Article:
For a second week running, the desperate situation of migrants gathering in the northern French port of Calais in the hope of finding a clandestine passage to Britain has been making headlines on both sides of the Channel. This Tuesday, Calais mayor Natacha Bouchart appeared before a largely hostile British parliamentary committee on immigration and warned that the migrants were “ready to die” to reach Britain, which she criticised for focussing on greater security alone as a solution to the recent sharp rise in the numbers of those arriving in Calais from Africa, the Middle East and Central Asia, many of whom have fled war zones. Most, including women and children, live rough in makeshift camps in and around the town, where racist attacks against them are on the rise and where aid associations complain they can no longer cope with what one major French charity, the Secours Catholique, has warned is an imminent “humanitarian crisis of a size never known here”. Haydée Sabéran reports from Calais on the everyday human misery of the migrants, the despair of those involved in helping them, and lifts the lid on a myth, bolstered by events in the Channel port, that Britain is bearing the brunt of clandestine immigration to Europe.
Marine Le Pen claimed the migrant crisis in the Channel port had made it 'no more than a jungle' where 'the rule of law no longer holds sway'.
Tensions were running high this week in the French Channel port of Calais, which since the late 1990s has become a major gathering site for migrants, essentially from Africa and central Asia, hoping to cross illegally to Britain by any available means. Riot police fired tear gas grenades during clashes with migrants who tried to storm trucks bound for Britain, and intervened to deal with fighting between armed rival migrant groups. Meanwhile, an Ethiopian woman was killed as she tried to cross a motorway beside the port, the third migrant to die on nearby roads in as many weeks. On Friday, far-right Front National party leader Marine Le Pen seized on the situation to make a high-profile visit to the port on Friday, when police struggled to keep her supporters and opponents apart. The grim reality of the daily lives of the migrants, so often ignored amid political rhetoric and cross-Channel arguments about how to improve the port’s security, is portrayed in an acclaimed and compelling documentary by French filmmaker Sylvain George, which Mediapart presents here in its entirety.
The International Committee of the Red Cross calls it “a major problem”, while the United Nations says it has no idea of the numbers involved. The one thing that is certain is that at least hundreds of families in Gaza are still looking for relatives who have disappeared without trace following the 50-day Israeli offensive that began in July. For some, the answer may lie beneath the rubble of destroyed buildings that still litter the land. But there is also speculation that other missing Palestinians may be detained in Israel, or have met death as they fled by sea to Europe. Mediapart’s Middle East and North Africa affairs correspondent Pierre Puchot reports from Gaza on an enduring mystery that has become something of a taboo.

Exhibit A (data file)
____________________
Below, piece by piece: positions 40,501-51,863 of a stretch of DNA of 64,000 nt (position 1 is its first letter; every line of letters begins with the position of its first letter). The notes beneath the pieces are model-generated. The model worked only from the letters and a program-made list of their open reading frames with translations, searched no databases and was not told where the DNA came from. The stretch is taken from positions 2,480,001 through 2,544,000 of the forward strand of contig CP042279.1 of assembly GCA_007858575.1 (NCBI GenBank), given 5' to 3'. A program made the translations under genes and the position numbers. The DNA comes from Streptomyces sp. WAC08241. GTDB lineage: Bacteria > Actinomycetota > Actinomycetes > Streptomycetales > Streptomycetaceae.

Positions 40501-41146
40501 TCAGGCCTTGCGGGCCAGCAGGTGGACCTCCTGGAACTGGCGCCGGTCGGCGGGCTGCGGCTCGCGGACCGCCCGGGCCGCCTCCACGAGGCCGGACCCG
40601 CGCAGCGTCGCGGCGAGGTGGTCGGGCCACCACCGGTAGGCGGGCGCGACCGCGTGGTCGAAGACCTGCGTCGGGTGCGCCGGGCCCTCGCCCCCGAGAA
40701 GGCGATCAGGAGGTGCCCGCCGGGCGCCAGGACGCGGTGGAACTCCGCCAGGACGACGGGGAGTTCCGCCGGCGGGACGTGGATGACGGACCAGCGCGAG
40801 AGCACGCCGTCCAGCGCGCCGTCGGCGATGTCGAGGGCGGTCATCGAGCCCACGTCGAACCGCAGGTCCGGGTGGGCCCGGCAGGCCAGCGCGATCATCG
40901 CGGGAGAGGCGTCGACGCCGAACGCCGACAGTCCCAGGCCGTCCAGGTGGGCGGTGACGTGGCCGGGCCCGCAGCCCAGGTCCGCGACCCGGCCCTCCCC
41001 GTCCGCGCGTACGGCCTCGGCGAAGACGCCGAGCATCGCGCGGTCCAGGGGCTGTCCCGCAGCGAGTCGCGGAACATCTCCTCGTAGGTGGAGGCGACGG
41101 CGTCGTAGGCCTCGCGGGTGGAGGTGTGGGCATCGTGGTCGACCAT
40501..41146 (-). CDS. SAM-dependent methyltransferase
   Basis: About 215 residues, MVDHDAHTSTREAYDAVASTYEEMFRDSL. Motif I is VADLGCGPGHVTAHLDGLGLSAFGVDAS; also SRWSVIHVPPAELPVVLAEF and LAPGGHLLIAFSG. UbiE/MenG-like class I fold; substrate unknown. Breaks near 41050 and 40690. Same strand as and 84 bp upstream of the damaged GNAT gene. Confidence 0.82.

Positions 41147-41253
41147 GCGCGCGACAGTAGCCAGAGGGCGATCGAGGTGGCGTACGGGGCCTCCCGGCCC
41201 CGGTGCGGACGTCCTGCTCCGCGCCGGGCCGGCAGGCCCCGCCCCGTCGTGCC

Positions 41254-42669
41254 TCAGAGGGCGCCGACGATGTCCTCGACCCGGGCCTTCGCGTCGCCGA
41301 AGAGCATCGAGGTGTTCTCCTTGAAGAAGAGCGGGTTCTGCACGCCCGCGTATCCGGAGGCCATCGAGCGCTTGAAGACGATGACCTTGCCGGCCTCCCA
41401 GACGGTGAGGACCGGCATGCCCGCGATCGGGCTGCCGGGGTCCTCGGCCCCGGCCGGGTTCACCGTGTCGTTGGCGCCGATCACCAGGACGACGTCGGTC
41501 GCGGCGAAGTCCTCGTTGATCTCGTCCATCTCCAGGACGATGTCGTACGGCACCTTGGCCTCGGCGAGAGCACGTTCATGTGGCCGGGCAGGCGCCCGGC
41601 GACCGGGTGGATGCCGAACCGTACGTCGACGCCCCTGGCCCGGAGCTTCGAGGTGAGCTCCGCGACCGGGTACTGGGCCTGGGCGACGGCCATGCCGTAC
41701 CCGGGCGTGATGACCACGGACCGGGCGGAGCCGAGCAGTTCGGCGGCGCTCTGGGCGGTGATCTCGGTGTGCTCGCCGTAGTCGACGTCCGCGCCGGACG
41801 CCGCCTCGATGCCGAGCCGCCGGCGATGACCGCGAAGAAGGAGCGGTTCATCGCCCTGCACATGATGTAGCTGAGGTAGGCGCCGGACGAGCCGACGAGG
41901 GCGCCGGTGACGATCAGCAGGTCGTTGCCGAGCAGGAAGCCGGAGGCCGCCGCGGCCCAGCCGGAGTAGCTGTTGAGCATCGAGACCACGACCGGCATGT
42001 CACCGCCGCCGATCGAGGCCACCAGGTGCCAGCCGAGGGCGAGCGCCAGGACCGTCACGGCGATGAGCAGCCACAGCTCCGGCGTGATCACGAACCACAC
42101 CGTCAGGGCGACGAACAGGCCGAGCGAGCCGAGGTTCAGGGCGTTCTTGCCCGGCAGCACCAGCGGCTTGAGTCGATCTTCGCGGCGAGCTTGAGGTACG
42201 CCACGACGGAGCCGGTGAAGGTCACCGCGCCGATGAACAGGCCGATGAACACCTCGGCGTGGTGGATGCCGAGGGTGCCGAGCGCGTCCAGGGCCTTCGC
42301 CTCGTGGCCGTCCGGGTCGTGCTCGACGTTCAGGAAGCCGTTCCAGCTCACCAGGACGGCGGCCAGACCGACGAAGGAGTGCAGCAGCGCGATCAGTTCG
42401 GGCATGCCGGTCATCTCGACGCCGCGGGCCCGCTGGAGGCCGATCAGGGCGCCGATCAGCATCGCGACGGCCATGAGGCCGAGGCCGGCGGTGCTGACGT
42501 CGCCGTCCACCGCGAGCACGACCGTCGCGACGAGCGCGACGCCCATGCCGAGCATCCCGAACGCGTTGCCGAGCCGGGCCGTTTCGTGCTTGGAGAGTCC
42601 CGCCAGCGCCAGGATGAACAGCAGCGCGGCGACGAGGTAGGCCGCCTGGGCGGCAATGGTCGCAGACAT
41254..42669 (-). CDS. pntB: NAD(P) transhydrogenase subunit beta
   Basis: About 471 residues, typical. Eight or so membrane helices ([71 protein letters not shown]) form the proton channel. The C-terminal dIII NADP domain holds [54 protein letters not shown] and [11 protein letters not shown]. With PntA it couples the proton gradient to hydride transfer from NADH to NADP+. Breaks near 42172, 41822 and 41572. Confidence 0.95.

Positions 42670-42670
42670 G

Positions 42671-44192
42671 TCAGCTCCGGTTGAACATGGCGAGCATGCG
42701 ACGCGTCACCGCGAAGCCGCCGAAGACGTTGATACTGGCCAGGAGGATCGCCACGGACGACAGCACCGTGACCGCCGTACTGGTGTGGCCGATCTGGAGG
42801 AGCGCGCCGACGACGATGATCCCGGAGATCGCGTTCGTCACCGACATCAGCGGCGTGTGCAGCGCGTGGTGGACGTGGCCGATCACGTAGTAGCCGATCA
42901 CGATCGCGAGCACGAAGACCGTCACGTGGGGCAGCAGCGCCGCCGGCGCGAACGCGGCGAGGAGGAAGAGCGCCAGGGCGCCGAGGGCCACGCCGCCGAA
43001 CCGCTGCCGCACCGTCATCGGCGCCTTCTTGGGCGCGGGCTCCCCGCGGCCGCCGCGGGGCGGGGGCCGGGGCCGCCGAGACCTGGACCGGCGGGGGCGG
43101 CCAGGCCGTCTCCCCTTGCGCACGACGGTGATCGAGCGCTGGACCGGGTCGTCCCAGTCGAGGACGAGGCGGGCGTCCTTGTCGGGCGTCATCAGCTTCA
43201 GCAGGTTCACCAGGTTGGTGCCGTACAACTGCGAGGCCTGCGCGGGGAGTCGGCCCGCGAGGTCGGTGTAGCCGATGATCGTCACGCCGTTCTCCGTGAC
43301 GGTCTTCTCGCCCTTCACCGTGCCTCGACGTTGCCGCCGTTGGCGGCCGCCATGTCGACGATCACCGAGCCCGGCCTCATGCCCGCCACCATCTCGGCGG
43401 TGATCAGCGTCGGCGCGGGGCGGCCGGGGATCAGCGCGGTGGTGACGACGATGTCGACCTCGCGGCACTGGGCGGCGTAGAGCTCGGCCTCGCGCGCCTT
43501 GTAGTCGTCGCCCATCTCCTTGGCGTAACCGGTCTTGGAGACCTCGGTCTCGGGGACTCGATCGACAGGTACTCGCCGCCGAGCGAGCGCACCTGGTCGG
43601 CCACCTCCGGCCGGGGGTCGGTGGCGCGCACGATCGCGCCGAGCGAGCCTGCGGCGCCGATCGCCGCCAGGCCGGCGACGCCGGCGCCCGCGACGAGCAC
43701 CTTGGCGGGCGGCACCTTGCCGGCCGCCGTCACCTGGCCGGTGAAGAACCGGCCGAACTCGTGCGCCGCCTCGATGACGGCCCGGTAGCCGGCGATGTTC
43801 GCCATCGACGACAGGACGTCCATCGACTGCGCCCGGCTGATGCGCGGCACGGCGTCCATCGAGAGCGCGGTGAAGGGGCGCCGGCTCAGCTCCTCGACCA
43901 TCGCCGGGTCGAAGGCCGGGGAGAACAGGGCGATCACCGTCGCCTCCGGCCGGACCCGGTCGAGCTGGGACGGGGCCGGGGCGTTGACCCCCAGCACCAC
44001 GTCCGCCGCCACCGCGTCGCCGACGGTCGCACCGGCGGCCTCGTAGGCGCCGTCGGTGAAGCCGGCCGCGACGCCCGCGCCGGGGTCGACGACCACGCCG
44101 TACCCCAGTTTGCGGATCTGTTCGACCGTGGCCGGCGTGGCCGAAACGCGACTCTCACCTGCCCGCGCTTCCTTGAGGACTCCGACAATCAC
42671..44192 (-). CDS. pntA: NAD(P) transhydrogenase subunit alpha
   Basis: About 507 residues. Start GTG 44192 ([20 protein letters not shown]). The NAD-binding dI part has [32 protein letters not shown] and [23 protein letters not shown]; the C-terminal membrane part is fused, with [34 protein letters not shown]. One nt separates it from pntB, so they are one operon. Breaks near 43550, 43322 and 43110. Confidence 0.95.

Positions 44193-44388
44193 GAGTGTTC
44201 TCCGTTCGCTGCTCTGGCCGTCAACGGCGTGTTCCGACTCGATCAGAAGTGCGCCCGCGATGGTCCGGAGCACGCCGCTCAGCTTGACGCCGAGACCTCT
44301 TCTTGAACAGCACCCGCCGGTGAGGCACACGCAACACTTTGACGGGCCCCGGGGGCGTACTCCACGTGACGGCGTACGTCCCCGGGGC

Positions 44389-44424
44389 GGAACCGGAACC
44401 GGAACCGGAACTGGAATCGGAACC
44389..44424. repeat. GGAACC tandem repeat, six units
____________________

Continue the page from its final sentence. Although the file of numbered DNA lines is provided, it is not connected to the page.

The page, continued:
Officers say there are not enough of them to cope with the large number of migrants crossing the area in the hope of reaching Britain.
The agreement announced on Saturday provides for tighter border controls and increased cooperation between French and British police.
Police in used tear gas to stop a third recent incident of fighting between Sudanese and Eritrean migrants in the French channel port.
Officers clear makeshift camp housing some 500 migrants at a food distribution point close to the French port where they had been squatting.
The insalubrious camps of migrants hoping to reach Britain, were razed for what officials said were health and safety reasons.
French prime minister Jean-Marc Ayrault says it is up to European political leaders to find a solution, adding 'compassion is not enough'.
Dozens of Syrian refugees in France, who have blocked an entry ramp to English Channel ferries in Calais, say they are determined to get to UK.
Clément, a young man from Cameroon, was simply seeking a better life in Europe. But in March, while trying to cross from Morocco into the Spanish enclave of Melilla, witnesses say he was so badly beaten by law enforcement officers that he died of his injuries. An Italian documentary producer was there just after his ordeal and filmed his final hours. Carine Fouteau reports on the continuing scandal of the way migrants are treated at the gateway to Europe.
French President Nicolas Sarkozy and Italian Prime Minister Silvio Berlusconi this week called for a reform of the Schenghen Agreement that allows passport-free, cross-border travel across most of the EU. They want the treaty to allow for a return to tight policing of frontiers, in reaction to the arrival in Europe in recent months of thousands of migrants fleeing strife-torn North Africa (photo). Carine Fouteau reports on why such a move is unnecessary and more of a nod to domestic electoral considerations than a considered response to a growing humanitarian crisis.